Here’s more from Greg Sargent (Washington Post/Plum Line) who asks Another Trump coverup? Former FBI agents question limits on probe of Kavanaugh.

The White House appears to be playing all kinds of crafty rhetorical games to obscure the answer to a simple question: Has it deliberately placed limits on the scope of the FBI’s renewed background check into allegations against Supreme Court nominee Brett M. Kavanaugh, or not?

As of this morning, there are conflicting reports about who will now be interviewed by the FBI. The New York Times reports that the White House directed the FBI to interview only four people: Mark Judge, who is alleged by Christine Blasey Ford to have acted as Kavanaugh’s accomplice in the sexual assault; P.J. Smyth and Leland Keyser, who Ford claims were also in the house; and Deborah Ramirez, who has accused Kavanaugh of exposing himself to her at Yale.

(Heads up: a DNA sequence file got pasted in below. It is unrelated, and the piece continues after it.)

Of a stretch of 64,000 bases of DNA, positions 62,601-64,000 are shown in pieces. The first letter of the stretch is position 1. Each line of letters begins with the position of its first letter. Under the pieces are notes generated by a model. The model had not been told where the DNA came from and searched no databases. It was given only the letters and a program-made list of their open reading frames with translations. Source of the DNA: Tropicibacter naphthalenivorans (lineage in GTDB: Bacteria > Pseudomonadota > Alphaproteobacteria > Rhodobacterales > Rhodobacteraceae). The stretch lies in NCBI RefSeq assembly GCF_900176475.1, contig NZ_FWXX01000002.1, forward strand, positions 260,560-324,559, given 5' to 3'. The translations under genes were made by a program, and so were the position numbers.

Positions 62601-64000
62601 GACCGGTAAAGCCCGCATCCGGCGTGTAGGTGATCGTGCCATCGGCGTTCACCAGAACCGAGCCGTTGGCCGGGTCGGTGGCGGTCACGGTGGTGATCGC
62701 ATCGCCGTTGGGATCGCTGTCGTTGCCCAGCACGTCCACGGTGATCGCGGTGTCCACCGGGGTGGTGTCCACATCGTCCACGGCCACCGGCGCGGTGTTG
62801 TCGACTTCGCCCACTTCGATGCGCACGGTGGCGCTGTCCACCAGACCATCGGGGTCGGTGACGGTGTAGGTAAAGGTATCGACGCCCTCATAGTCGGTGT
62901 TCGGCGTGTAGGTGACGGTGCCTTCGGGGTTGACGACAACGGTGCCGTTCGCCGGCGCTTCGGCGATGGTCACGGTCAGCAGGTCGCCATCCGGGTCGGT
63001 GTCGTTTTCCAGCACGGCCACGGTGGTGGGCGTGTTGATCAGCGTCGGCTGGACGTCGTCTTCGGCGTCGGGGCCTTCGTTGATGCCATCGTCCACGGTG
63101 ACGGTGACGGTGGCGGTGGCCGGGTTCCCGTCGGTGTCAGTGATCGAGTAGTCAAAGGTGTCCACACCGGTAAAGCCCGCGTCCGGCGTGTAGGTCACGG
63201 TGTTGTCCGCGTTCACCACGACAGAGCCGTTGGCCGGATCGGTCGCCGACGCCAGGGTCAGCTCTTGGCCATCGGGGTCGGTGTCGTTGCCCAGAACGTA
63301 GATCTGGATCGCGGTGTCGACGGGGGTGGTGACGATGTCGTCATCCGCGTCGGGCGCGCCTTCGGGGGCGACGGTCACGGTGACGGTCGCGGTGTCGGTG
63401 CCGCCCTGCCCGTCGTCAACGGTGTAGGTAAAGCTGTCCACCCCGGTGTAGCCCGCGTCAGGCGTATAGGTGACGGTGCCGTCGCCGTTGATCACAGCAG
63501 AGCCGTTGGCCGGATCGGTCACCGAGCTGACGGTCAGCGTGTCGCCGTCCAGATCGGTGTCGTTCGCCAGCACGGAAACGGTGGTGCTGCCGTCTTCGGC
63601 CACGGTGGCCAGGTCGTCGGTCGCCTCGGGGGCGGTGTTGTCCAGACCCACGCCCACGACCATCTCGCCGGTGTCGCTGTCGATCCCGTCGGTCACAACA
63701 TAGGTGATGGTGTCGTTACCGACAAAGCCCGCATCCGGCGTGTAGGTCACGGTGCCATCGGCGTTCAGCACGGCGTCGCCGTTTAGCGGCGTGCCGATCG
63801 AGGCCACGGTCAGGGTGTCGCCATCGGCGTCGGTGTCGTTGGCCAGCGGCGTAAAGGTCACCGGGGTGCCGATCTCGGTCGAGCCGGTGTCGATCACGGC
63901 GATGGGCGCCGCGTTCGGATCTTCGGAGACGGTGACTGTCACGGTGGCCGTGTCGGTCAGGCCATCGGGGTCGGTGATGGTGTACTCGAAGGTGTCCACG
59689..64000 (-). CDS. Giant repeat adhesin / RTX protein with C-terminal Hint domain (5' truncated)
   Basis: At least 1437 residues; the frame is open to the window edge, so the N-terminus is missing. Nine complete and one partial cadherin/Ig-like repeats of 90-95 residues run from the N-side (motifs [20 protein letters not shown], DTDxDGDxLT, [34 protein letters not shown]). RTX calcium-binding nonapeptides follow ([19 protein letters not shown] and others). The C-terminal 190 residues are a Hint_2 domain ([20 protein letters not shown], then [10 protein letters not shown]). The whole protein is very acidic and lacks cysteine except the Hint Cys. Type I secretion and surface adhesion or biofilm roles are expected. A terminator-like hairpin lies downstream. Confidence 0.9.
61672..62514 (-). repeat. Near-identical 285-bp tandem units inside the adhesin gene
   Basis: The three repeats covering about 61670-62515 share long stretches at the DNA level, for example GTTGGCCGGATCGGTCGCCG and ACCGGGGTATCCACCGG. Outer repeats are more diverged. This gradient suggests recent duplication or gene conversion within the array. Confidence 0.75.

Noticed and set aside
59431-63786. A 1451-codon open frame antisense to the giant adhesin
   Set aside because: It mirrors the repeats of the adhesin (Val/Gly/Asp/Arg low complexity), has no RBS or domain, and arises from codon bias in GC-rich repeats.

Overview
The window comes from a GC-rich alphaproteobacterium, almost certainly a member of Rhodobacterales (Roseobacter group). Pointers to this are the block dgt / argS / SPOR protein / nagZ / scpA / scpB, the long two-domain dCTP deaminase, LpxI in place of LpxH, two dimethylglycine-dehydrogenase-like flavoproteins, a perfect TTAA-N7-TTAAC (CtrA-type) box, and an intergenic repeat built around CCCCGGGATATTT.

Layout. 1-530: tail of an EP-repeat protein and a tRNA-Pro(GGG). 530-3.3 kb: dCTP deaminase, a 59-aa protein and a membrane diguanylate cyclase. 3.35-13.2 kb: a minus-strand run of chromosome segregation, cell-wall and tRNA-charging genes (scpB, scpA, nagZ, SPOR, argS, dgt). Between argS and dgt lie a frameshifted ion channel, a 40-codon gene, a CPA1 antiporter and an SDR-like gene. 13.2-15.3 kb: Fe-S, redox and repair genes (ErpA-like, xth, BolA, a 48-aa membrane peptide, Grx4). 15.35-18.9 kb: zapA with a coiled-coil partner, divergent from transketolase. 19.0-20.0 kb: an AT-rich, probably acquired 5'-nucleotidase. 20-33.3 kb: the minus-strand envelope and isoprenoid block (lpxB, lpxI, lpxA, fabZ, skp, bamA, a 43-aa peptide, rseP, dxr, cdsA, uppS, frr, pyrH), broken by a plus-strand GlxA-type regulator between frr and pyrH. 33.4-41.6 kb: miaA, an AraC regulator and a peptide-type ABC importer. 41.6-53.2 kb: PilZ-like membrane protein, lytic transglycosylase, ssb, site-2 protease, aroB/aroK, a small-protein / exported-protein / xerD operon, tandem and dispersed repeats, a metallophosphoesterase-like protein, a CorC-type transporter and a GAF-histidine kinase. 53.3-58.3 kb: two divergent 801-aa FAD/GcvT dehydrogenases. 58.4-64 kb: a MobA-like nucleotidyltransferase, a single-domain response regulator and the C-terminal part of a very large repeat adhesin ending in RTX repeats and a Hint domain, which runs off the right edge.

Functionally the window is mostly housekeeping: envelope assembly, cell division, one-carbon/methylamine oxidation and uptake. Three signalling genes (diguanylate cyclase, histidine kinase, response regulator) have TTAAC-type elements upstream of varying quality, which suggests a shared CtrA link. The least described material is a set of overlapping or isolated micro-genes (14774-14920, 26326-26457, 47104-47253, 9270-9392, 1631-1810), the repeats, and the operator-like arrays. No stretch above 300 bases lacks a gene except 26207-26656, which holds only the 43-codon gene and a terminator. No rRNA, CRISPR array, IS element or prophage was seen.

Meanwhile, The Post reports that Kavanaugh will also be interviewed, but that a third accuser — Julie Swetnick — will not be. It’s also not clear whether Ford herself will be contacted — she has not yet been, according to her lawyer.

You’ll be startled to hear that instead of providing clarity, White House officials have sown further confusion. Press secretary Sarah Huckabee Sanders told Fox News that the White House is “not micromanaging this process.” Similarly, counselor Kellyanne Conway told CNN that, while the investigation will be “limited in scope,” the White House is not setting those limits, which will be “up to the FBI” to set. Conway pointed to President Trump’s weekend tweet saying the FBI should “interview whoever they deem appropriate,” and insisted (somehow without dissolving into giggles at her own disingenuousness) that Trump respects the FBI’s “independence.”